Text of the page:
In addition, as OST patients, we are constantly at risk of having our diagnosis disclosed against our will. The confidentiality laws in Ukraine are poorly enforced, and the medical personnel often gets away with breaching the law. As a consequence, people with similar diagnoses to mine are frequently subjected to degrading treatment. Then there is the privacy of our children. We worry for them. If their teachers or the other parents find out that the child’s parents are HIV-positive or use drugs, he or she will face serious problems. And let’s not forget about the police. They think my medical condition is a criminal offense. I often see OST patients getting detained outside the clinics, being pressured and manipulated as they go into withdrawal while in detention.
The latest changes to Ukrainian OST regulations complicate our lives even further. From now on, anyone of us can be kicked out of the program for relapsing (using illicit drugs or alcohol), missing a visit to the clinic for any reason, or being charged with an administrative offense (even jaywalking or smoking in a non-smoking area). If I get sick and am admitted to the hospital, I will suffer in withdrawal for the first few days while my doctors go through the bureaucratic formalities of transferring my medication to me in the hospital. If I lose my job, I won’t be able to go away to a different city without also losing my spot at the clinic. Now, every time I go out of town, I’ll have to show a vacation slip or a travel authorization form from my employer to my doctor. And if anyone at work finds out that I am an OST patient and have a history of drug use—I can lose my job…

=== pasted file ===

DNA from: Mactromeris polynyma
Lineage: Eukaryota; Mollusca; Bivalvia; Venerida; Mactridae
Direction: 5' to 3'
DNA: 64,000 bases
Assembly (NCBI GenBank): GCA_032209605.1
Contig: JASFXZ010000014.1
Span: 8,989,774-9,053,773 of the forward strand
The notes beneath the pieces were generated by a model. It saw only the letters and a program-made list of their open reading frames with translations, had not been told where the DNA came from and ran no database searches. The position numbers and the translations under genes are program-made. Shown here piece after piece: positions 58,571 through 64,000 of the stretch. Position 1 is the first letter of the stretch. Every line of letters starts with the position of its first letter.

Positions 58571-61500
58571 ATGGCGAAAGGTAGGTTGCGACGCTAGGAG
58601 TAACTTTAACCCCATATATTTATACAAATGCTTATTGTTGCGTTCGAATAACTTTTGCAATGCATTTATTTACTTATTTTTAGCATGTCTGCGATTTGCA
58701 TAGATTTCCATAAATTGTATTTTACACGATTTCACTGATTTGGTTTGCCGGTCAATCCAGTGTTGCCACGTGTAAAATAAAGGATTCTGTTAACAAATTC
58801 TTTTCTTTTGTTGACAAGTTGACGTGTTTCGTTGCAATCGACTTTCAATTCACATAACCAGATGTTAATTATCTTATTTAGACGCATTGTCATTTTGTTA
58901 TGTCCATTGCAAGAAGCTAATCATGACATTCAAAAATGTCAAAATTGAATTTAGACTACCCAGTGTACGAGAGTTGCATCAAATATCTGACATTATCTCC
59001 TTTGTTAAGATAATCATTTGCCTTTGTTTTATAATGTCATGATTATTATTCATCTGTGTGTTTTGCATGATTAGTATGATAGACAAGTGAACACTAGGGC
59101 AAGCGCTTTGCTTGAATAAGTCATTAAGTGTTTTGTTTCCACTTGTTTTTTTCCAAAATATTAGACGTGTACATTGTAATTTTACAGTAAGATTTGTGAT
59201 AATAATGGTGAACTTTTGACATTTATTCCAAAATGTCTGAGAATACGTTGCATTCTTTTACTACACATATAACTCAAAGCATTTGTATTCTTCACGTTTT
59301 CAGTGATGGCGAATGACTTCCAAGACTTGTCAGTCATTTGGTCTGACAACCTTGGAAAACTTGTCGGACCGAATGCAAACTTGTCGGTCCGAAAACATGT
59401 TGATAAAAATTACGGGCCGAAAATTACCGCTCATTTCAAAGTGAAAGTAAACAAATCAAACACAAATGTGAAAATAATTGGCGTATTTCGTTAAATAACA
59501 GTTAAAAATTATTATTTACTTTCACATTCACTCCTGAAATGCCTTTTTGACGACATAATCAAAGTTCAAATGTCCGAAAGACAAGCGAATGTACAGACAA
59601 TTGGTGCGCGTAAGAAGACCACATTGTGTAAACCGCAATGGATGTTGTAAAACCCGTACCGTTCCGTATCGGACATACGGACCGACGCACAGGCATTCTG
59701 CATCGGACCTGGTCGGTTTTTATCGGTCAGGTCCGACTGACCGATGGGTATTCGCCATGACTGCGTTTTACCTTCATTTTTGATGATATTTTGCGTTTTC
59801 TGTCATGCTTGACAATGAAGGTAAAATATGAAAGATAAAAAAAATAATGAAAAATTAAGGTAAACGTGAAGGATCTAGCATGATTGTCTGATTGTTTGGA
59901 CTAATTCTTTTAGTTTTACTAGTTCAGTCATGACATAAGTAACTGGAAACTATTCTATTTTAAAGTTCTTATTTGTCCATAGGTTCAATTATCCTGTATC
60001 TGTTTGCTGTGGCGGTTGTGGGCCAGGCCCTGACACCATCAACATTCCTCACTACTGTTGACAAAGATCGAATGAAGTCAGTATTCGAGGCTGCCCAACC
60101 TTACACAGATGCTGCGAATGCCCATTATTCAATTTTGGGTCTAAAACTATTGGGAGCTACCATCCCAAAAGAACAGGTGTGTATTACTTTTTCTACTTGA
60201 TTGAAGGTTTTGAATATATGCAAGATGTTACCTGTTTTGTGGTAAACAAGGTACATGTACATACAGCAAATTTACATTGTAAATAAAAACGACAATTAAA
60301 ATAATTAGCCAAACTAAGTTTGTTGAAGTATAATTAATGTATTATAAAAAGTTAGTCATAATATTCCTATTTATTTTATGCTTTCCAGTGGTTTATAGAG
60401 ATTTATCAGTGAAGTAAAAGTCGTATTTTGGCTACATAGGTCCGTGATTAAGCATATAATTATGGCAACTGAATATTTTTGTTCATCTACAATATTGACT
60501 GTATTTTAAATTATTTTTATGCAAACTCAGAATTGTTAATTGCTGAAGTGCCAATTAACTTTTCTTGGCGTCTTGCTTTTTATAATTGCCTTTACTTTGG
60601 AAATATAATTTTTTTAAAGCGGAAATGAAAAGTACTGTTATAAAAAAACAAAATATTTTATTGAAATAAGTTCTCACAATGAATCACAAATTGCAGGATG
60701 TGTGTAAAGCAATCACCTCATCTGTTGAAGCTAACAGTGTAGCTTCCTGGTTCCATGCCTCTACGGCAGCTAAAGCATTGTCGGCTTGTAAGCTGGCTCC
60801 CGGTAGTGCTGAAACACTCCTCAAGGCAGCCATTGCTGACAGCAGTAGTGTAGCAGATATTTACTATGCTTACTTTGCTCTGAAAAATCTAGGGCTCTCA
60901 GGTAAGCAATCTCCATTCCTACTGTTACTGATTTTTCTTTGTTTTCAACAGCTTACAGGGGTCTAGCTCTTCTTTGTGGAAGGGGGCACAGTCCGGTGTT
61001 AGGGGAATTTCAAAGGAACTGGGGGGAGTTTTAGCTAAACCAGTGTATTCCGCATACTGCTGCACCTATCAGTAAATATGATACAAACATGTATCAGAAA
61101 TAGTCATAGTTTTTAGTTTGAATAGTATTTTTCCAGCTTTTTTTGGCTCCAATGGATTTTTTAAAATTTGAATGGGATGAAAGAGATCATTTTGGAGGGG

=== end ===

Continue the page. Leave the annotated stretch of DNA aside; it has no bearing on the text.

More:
With these changes, fear has become a permanent part of my life. I am even scared to be a mother again. Because of my fragile health and my ties to the OST clinic, I worry that my experience of motherhood will turn out to be desperately miserable. I am not the only one faced with difficult choices. People who use illicit drugs now have two options: to continue their life as outlaws, or to seek treatment and embrace OST the way it’s currently set up in Ukraine. The effects of these new changes to the OST program will be significant: the number of OST patients is likely to decrease, which will inevitably lead to an increase in HIV incidence and mortality among injecting drug users as drug users switch back to heroin and sharing syringes. The goals that the government and the community have set out for themselves won’t come close to becoming a reality under such conditions.
In short, the rules need to change if the government is to reach its goal—to decrease HIV rates among injecting drug users, and if we are to reach ours—to ensure a life, where our health and our rights are protected. I want my voice to be heard and considered. OST patients—people like me, who are dependent on drugs and often have a host of other health problems—also want a future and a normal life. We want to have the same opportunities to work and travel around and outside of the country as anybody else, and we want those rights protected. We want the right to live free of fear, with dignity and hope for a better future. We want to be part of the solution to the HIV epidemic in our country. And we want to help shape a society where everyone is entitled to equal rights, irrespective of their medical condition.